At last week’s meeting, the City Council adopted a new residential development code that will place new limits on house size and lot coverage, provide more protection for trees, and reduce construction impacts to neighborhoods. The changes will go into effect on November 1st.
The code revision was the result of a year-long process conducted by the Planning Commission and the Mercer Island City Council and was initiated in response to community concern about the changing character of neighborhoods as large new construction homes have replaced modest mid-century era homes throughout Mercer Island. According to our data analysis last year, Mercer Island has gotten about 60 new homes per year since 2013.
We’ve been following the residential standards review process throughout the months since a residential development moratorium was proposed unsuccessfully in November 2015. The update to the code has been controversial. Community members expressed their concern that a more restrictive code will impact their plans for building and home renovations as well as their property values when they decide to sell. Builders were also a strong voice in the debate and circulated mailers opposing the updates, especially in regard to caps on house size and lot coverage reduction.
Our evaluation of the new code is that the biggest impact to the average home owner or anyone looking to develop a property will be in regard to tree protections. As of November 1st, a permit will be required to remove any tree with a diameter of more than 10 inches; replacement trees will be required for trees removed; and “exceptional trees,” including any tree with a diameter of more than 36 inches, are protected.
To find out what trees are characterized as “exceptional,” see page 85 of the new code. Sixty-eight species are listed, along with their threshold diameters. Basically, if you have a healthy, mature tree that is not creating any hazards on your property, there’s a good chance that you may not be able to remove it, according to the new code.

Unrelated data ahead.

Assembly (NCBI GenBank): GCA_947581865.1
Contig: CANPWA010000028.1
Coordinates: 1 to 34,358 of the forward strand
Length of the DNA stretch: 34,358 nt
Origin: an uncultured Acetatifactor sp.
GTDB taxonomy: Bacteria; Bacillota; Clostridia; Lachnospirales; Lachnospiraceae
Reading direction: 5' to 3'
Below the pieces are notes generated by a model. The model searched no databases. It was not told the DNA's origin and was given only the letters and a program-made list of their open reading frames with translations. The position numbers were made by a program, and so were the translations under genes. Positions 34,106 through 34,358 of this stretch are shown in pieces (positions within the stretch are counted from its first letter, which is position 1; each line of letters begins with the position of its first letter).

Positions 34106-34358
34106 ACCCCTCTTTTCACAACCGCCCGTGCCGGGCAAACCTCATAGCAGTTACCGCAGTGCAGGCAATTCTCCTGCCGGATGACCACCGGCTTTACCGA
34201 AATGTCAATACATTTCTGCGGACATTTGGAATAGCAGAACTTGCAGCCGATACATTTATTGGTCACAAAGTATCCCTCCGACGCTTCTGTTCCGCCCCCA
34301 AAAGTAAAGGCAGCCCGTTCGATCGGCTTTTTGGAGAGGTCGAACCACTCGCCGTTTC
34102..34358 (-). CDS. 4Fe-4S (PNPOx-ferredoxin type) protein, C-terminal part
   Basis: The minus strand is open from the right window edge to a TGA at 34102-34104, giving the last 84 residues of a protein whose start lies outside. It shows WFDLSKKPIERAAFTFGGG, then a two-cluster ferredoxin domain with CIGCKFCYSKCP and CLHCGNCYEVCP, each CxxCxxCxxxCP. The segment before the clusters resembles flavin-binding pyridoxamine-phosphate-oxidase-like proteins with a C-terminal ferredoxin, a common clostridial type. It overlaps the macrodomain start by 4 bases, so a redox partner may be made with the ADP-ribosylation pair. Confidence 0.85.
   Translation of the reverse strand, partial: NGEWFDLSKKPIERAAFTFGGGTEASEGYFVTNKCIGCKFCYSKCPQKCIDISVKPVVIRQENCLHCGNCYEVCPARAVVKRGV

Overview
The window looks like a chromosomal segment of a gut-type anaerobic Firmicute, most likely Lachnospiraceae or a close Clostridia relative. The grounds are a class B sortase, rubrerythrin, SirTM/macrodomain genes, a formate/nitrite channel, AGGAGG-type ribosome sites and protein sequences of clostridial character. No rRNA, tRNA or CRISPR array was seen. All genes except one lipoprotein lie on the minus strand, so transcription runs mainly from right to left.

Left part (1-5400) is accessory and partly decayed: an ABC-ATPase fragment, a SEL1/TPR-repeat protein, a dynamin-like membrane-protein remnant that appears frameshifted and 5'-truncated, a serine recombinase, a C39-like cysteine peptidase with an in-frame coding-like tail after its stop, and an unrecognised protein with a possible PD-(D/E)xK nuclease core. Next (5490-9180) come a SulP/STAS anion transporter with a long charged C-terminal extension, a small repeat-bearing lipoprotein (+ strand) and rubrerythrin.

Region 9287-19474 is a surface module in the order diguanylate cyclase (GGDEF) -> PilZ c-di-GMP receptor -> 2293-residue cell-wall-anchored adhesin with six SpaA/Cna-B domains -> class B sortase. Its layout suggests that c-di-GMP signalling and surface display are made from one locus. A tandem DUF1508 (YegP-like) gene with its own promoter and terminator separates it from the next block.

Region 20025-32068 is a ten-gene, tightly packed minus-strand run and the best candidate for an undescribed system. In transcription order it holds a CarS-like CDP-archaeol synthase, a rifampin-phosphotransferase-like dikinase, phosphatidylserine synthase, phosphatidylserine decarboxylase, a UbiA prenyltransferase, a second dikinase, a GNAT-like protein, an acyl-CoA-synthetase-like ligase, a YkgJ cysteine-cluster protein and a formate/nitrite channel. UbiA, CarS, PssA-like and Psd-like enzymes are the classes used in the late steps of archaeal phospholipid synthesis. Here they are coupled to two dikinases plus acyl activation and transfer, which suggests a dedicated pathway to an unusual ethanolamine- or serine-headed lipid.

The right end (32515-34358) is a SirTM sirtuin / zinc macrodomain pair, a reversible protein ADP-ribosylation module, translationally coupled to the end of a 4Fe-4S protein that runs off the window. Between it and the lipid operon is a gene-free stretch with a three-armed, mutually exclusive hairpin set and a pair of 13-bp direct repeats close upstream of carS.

In addition to tree protection, we’ve outlined the basic code changes below, based on this City of Mercer Island info sheet:
- New Limits on House Size and Bulk
- Reduction in gross floor area from 45% to 40% of the lot
- Implementation of a maximum house size for each residential zone
- Height limitation of 30′ on downhill side (reduced from 35′)
- Side setback increased to 17% of lot width for lots wider than 90 ft, with additional increases for homes with a “tall wall”
- New Tree Protection
- A minimum of 30% of large trees must be retained when a lot undergoes major construction
- Priority retention of large, healthy trees
- Additional protection for exceptional trees (including any tree with a diameter of more than 36 inches), including requirements to re-design
- Tree removal on any lot requires a permit (exceptions for trees that are hazardous, very small or noxious/invasive)
- New Limit on Hardscapes
- Up to 9% of the net lot area may be used for hardscape surfaces (decks, patios, etc.)
- Construction Impacts
- Construction hour reduction to 7 am – 7 pm on weekdays and 9 am – 6 pm on Saturdays
- Requirement of construction management plans and a construction schedule for larger projects and permit renewals
- Limitation of permit renewals and extensions to a total of 3 years
- Fewer Deviations and Variances
- Impervious surface and fence height deviations no longer allowed
- Tougher standards on all other variances and deviations
For the finer details, be sure to read the final new code document with the full-text adopted changes.
The City will be providing additional outreach materials on the new changes and will also be hosting information sessions to educate builders, architects, permit applicants, and any interested residents about the new code.
For further reading, we recommend these articles and resources:
- Mercer Island, land of the luxury home, cracks down on building mansions – The Seattle Times, September 20th, 2017
- Homebuilders are nervous about Mercer Island’s impending restrictions – Puget Sound Business Journal, September 18th, 2017 [Subscriber Content]
- Mercer Island Council set to adopt new residential standards – The Mercer Island Reporter, September 13th, 2017
- Mercer Island City Council plans to adopt residential code this month – The Mercer Island Reporter, September 5th, 2017
- 2016 Update to Residential Development Standards – Completed 9/19/2017 – City of Mercer Island